The PTA worked hard to help parents stay connected with Millwood by gathering volunteers to contact families whose children didn’t show up to class or turned off their videos during lessons. By the spring of 2021, Flynn and the other PTA members knew their participation rates had reached a breaking point, and the only thing that would save them would be returning to in-person learning. At a meeting in May right before the school year ended, the PTA members suggested that Flynn be president.
After a second of deliberation Flynn told them that she would do it: During the 2021-22 school year she would take on the responsibility to turn the entire PTA around.
Meeting in person
In the beginning of August, Flynn and four other members of Millwood’s PTA gathered in her kitchen to go over the events planned for that year. COVID-19’s highly contagious delta variant was spreading through the state, but the PTA members tried to remain optimistic as they snacked on dishes everyone had brought for a lunch potluck. As the children yelped and squealed outside playing in Flynn’s pool under the supervision of one of the PTA member’s husbands, Flynn laid out her goals for the year.
The PTA needed to recruit new members. Flynn was grateful for the help of the four women who came to her home to strategize that day, but she was also acutely aware of the stark contrast between the number of people present at that day’s meetings and those she attended when she first joined the organization.
None of the women in attendance that day predicted how rapidly the delta variant would tear through student populations. A Post and Courier analysis of S.C. Department of Education data found that during the first seven weeks of the 2021-22 school year, at least 15 districts and 233 schools returned to virtual learning, and 156,169 students went back to learning remotely.
Millwood’s PTA acted fast: It partnered with a local farm and gave families the opportunity to buy fresh vegetables at a discount. When some students were able to return to class but larger gatherings were still prohibited, they held a virtual dance-a-thon where families pledged a certain amount of money based on how long their child danced with the rest of their class over Zoom. In December, when the delta variant was dying down, the association was able to put together a last-minute winter wonderland-themed party at the school celebrating students who performed well in the accelerated reading program. They handed out cotton candy that looked like snow, white doughnut holes, and created snowballs made out of cotton balls and wool for snowball fights.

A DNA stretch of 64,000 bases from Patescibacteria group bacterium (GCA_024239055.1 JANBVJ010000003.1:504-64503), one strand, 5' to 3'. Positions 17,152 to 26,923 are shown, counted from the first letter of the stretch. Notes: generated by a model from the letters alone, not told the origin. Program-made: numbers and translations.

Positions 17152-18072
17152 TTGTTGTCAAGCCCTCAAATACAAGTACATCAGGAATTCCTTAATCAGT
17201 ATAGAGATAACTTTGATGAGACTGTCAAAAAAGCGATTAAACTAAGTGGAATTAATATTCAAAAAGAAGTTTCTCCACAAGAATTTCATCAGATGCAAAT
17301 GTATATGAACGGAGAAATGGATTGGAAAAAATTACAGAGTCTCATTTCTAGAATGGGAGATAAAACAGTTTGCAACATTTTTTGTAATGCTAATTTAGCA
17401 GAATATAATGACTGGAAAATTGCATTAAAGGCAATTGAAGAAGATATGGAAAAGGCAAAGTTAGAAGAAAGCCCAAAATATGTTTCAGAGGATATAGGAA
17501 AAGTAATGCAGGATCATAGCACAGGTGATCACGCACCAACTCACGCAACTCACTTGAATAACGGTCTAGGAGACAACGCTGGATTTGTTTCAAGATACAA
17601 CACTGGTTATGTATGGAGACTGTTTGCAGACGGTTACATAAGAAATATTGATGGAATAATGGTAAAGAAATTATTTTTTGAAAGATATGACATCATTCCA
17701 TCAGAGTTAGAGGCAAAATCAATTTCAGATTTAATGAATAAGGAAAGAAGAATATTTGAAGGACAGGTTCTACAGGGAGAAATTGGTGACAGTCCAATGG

Parental involvement was critical because, like many schools across the country, Millwood suffered from pandemic-related learning loss. In the 2019-20 school year, approximately 53 percent of its students met or exceeded expectations in English Language Arts, according to the S.C. Department of Education’s school report card. This dropped to about 41 percent in the 2021-22 school year.
When Flynn got the go-ahead to host an in-person PTA meeting on March 22, she knew how critical the event would be for both her association’s future and for the school. They planned on doing a joint event with the school’s science fair to help draw in parents, but Flynn was still worried about the PTA’s ability to connect with them after so long. She forced herself to quell her anxiety, telling herself over and over again that parents would turn up.
A good crowd
Parents and children began trickling into the cafeteria around 5:40 p.m. By 6 p.m., the place was packed with about 100 people sitting shoulder-to-shoulder at the cafeteria tables. Some people showed up in military garb, some in jeans, and others in dresses and heels.
As they came in, Filcher handed out raffle tickets at the door and a sheet explaining what the PTA was with a QR code that brought them to the website. She asked each of them to sign up listing all the great things the organization has accomplished.
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The meeting illustrated why Millwood’s PTA was so successful in connecting with parents. It started off with Flynn speaking at the podium in front of the room, giving parents basic information about how to get more involved with the association. Then Leach announced the science fair winners, making the event feel like a celebratory party rather than a meeting. Filcher was next, discussing the over $13,000 the PTA raised that went to financing the school’s store and other activities.
Afterward, the winner of an essay contest hosted by the Daughters of the American Revolution was announced. This was followed by updates on the school’s mental health outreach efforts, a raffle drawing and a presentation of trophies to the class in each grade that was doing the best that quarter in the school’s accelerated reading program.
This strategy of requiring families to attend a PTA meeting if they wanted to participate in the science fair drew in members of the community. Breaking up the more technical information about the PTA and the school with prizes for students and parents both kept them engaged and showed them how much Millwood students were accomplishing.
After the meeting, parents were given the opportunity to walk around the school and see the students’ science fair displays. Flynn hung back in the cafeteria, on an adrenaline high after pulling off a successful event.
“I’m glad it’s organized this way,” she told Filcher. “We didn’t want the parents to come to the science fair and just leave.”
Her daughters ran up to her and took her hands. They walked down looking at poster boards of science experiences that showed different types of mold that grew on sandwiches or which type of juice best cleans a penny. Families were talking to each other and showing off their children’s accomplishments, walking freely through the school for the first time in years.
How we did our analysis:
The Post and Courier looked at school’s websites for this analysis: If a school’s PTA or PTO was not mentioned on the site, it was not included. Magnet and charter schools were excluded from the analysis, as well as technical schools, early childhood schools, and Juvenile Justice academies. PTSA organizations were grouped with PTAs and PTSOs with PTOs.